Thanks to hockey parent David Muzzatti for sharing this story about his own experience in the Ann Arbor area.
“What the heck is this?”
I can’t recall the number of times I said this to myself back in the autumn of 2016 as my 10-year-old son Jack was practicing with his Ann Arbor Squirt house league team – The Aces. The coaching staff was fantastic, but they kept whipping out these drills that had nothing to do with skating. I mean, all I hear these days is how the game has changed to the degree that if you can’t skate, your child has no hope of advancing in minor hockey let alone junior & beyond. “Why aren’t they skating?”
Last autumn, I began taking pictures of my son Jack at the multitude of team practices. Apparently, the folks at USA Hockey think that more practices than games is the way to go. “What the heck is this?”
I also began taking pictures of all the kids on The Aces, observing their skills first-hand. By the time the next practice rolled around (are we ever going to play a game?), I was taking shots of all the kids and coaches, downloading them and sending them off to all the parents in an email blast. One day, a coach from one of the four house teams asked me if I wouldn’t mind taking pictures for the Ann Arbor Hockey Association house league’s first Squirt level ‘Candy Cup Tournament’ in October.
“Sure,” I said.
In my mind I was saying, “What the heck is a ‘Candy Cup’?”
The ‘Candy Cup’ was a Squirt-age house-league tournament whereby all four teams participated in a round-robin set-up using a half-ice format. One coach commandeered a miniature 36-inch-high Stanley Cup that had its bowl filled with candy that went to the winners. Ironically, this was the same Stanley Cup I donated to the Ann Arbor Hockey Association’s youth program 10 years earlier. The coaches advised the parents and the participants that the purpose of these half-ice games was to not only allow for the kids to get as many puck touches as possible, but to teach them the skills involved in handling their body and the puck in congested situations. Over the course of six months and seven Candy Cup Tournaments, I shot hundreds and hundreds of photographs, mainly from behind the benches of all four house league teams. Essentially, as a parent, I had a coach’s view of all four teams, their players and their development.
Did these kids ever develop!
As a personal example, my son Jack split his time from September to December as a goalie and player. By the time Christmas rolled around, he made the decision to leave the pads in the Vaughn bag and play out full-time. The coaching staff was only too kind to grant him his wish. Well, flash forward to April 2017 and my soon to be 11-year-old son almost made the Ann Arbor Wolverines ‘AA’ 2005 travel team, but did make the Ann Arbor Wolverines ‘A’ 2006 travel team.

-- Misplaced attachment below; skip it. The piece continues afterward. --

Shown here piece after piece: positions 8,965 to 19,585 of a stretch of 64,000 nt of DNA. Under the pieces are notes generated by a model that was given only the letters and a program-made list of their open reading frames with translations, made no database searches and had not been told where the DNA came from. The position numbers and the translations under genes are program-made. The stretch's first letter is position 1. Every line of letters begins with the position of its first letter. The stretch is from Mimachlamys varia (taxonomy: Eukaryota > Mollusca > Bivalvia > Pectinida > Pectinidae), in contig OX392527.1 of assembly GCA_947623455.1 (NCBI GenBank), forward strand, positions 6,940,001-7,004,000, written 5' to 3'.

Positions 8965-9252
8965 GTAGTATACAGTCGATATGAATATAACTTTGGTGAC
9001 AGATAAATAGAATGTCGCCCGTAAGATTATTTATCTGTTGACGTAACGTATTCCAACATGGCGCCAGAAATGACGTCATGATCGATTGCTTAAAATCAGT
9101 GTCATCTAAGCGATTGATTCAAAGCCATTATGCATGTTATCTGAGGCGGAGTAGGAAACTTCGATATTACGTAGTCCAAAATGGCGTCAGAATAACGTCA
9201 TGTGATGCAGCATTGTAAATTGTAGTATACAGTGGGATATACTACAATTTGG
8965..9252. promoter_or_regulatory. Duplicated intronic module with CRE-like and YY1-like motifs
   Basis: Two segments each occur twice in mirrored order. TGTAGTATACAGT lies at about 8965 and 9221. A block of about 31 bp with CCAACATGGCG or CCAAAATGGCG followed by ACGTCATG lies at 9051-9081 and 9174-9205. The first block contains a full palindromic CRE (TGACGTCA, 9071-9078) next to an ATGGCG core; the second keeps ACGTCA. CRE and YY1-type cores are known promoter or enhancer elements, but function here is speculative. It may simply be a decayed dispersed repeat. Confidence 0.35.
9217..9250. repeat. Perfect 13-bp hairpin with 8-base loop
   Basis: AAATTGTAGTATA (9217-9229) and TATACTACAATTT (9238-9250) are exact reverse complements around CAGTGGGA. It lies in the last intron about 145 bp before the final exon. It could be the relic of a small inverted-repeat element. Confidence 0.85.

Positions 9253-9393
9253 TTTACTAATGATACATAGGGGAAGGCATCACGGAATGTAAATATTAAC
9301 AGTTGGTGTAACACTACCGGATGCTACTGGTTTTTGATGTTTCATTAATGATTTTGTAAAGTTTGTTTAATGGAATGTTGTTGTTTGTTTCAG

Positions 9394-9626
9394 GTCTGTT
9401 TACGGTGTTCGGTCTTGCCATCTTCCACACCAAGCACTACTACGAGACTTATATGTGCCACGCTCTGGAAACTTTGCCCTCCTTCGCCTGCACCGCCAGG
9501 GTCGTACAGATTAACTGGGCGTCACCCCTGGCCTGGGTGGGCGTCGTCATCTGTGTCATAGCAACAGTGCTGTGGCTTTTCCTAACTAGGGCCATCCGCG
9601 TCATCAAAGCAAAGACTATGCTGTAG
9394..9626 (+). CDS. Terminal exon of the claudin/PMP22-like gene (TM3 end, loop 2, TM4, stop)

How do opportunities like this happen?
As I said in a telephone conversation with (American Development Model regional manager) Bob Mancini several weeks ago, this achievement could never have been realized if it were not for the USA Hockey ADM and the coaches from the local community who implemented and supported it. Truth be told, each player from all four Ann Arbor house league teams made enormous strides in their development through not only their ADM-structured practices, but the half dozen or so ADM-supported Candy Cup Tournaments. The tournaments were the straw that stirred the drink. As someone who had a bench view, the half-ice games were the tool that repaired their deficiencies, got them motivated and had them skating in the right direction.
Like I said over the phone, “I get giddy just talking about the progress of these kids!”
You need definitive proof? All four house league teams made at least the semi-finals of the Little Caesars Amateur Hockey League Playoffs in Trenton, Michigan! My son’s team (The Aces) played an Ann Arbor house league team in the semi-finals & won. The Aces went on to defeat their main rival from Ann Arbor in the finals to take the championship. The fourth Ann Arbor team won their respective division championship as well. What the heck is this? None of this would’ve have been possible if those kids did not have their coaches and the ADM to support their development. It’s that simple.
As Canadians by birth, my wife (Sandy) and I have hockey in our blood. Sandy and I were involved with the USA Hockey National Team Development Program from its inception in 1997. In addition, we have been season ticket holders for University of Michigan hockey from 2000-2017, and I played adult league hockey at the Ann Arbor Ice Cube for several years. Over time, we have sat back and watched USA Hockey climb to the top of the mountain several times. I thought Team USA’s performance at the World Junior Championship this past winter was the greatest hockey I’ve ever seen. I thought Team USA’s performance at the Women’s World Championship a few weeks ago in Plymouth was the greatest hockey I’ve ever seen.
I was wrong.
Spending the last six months watching 9 and 10-year-olds being cast and molded through the American Development Model, and watching most all of the them reach the top of the mountain is the single greatest hockey spectacle I have ever seen. My son would’ve never gotten a sniff of travel tryouts if it were not for this approach to developing young hockey players.
Jack begins his life in travel hockey after four months as a full-time Squirt house league player on April 24th.
What the heck is this?